Slowly, though, the no-parent days and weeks and months accumulated. My mother left messages on my answering machine. She said I had to call home, come home. I refused. I just couldn’t bring myself to deal with them, even as my depression overwhelmed me. Who was I without my parents? In a muddy stream of letters, my mother said she was suicidal, and that my father missed me desperately.
My brothers minimized and downplayed what had happened in our childhood; they wanted me to “forget about it” and reconcile. I pulled away from them, too.
And then, unexpectedly, I started to feel better. Not having to constantly battle my parents meant that I was free to take a long look inward. Yes, my mother and father had done the laundry and signed the permission slips and praised my report card and given me a middle-class childhood. They’d sacrificed to send me to college. But along the way they’d managed to stain the first half of my life; to wound me. I resolved to not let them ruin the second half.
Eventually I married and became a mother, creating a loving family of my own to replace the one I was born into.
As I write about in my book, it hasn’t been easy on any of us. My son struggles to understand why I won’t let him meet his grandparents, uncles, or cousins. I can only imagine the pain and loss my parents must feel. Every so often the guilt about abandoning my family and not sticking around to work things out comes back.
Was my choice extreme? Maybe, but I’m not alone in making it. There are no national statistics on family estrangement. Yet, since starting to speak openly about my experience, I’ve met many people with a similar story: the professor for whom coming out meant severing ties with his fundamentalist parents; the friend who escaped a childhood of sexual abuse; the neighbor who is barely on speaking terms with her extended family; even families torn apart by political differences.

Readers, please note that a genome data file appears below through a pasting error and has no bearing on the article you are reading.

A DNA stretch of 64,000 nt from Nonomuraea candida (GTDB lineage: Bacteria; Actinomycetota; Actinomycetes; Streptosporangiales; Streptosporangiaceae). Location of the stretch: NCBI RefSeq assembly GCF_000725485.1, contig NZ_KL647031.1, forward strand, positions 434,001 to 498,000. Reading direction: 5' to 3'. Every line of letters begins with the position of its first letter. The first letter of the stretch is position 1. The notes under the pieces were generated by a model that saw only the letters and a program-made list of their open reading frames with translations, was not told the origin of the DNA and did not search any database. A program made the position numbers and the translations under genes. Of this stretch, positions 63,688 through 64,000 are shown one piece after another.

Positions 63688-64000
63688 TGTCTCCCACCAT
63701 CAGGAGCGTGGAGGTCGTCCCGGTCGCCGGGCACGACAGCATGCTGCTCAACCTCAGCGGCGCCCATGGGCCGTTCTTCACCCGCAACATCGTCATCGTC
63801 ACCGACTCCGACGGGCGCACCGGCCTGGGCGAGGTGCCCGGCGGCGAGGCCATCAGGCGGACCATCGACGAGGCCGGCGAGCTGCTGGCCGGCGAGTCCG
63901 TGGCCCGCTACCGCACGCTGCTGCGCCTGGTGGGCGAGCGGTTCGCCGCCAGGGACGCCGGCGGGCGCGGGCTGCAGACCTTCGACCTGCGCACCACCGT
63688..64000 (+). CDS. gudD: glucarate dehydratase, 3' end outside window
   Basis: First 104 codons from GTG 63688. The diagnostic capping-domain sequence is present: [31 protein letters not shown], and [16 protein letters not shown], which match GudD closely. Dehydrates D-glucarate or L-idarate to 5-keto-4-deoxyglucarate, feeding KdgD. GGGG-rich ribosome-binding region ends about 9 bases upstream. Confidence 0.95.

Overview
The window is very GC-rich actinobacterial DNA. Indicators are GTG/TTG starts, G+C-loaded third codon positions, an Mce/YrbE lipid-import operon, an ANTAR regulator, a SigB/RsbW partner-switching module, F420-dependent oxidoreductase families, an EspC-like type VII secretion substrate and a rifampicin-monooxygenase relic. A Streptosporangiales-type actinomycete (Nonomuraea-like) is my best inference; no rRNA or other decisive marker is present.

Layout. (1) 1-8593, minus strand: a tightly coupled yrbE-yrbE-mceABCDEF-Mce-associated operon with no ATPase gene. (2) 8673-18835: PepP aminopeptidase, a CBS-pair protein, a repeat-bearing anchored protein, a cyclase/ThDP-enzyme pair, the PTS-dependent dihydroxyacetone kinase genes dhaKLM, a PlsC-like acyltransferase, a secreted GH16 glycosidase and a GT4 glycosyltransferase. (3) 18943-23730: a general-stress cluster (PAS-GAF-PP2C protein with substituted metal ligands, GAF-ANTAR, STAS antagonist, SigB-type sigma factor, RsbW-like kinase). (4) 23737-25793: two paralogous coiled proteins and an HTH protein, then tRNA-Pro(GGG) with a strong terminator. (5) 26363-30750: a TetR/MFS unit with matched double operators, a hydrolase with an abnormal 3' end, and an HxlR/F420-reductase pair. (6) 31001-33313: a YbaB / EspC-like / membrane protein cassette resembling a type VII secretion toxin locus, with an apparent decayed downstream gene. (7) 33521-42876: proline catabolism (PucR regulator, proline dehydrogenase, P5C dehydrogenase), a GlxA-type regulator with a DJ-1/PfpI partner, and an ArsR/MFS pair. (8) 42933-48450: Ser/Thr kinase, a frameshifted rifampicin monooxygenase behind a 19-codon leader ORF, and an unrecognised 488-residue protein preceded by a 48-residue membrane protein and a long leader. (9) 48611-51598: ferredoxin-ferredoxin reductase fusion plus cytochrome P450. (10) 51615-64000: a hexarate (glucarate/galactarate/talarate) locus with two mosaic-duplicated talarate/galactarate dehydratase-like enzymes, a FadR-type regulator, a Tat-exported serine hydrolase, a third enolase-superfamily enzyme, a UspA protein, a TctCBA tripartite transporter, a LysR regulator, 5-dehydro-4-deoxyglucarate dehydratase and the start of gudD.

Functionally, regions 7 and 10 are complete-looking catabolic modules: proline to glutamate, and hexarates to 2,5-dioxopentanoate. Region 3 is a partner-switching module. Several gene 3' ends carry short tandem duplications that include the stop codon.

For all these people — and certainly for me — a common thread is dealing with the shame. The idea of honoring your mother and father runs deep in our culture. Although Americans are individualists, we’re still expected to go home for the holidays and to cite our parents as our greatest sources of inspiration. Sibling relationships can be more fraught, but there too we’re expected to offer unconditional love and loyalty, or at least stick it out. Rejecting your family seems to violate the natural order of things. People who don’t speak to their parents are considered troubled and vengeful — maybe even evil.
That should change. Parents don’t always live up to their job descriptions. When they don’t — when they cross that thin line separating the normal failings of human beings from more egregious, unforgivable mistakes — then adult children who make the difficult decision to cut off ties should be able to do so without stigma. We celebrate when a victim of domestic violence manages to break free from an abusive spouse. Why is it any different with parents?
I wouldn’t wish the heartbreak of estrangement on anyone. But for me it’s been a powerful and life-affirming choice. My husband and son and I will spend the rest of our summer weekends riding bikes, hiking through woods, canoeing on lakes, reading in the hammock, and splashing in our town’s swimming pool. I know how lucky I am to have found these simple family pleasures. When I made the decision to walk away from my parents, I made the decision to be happy.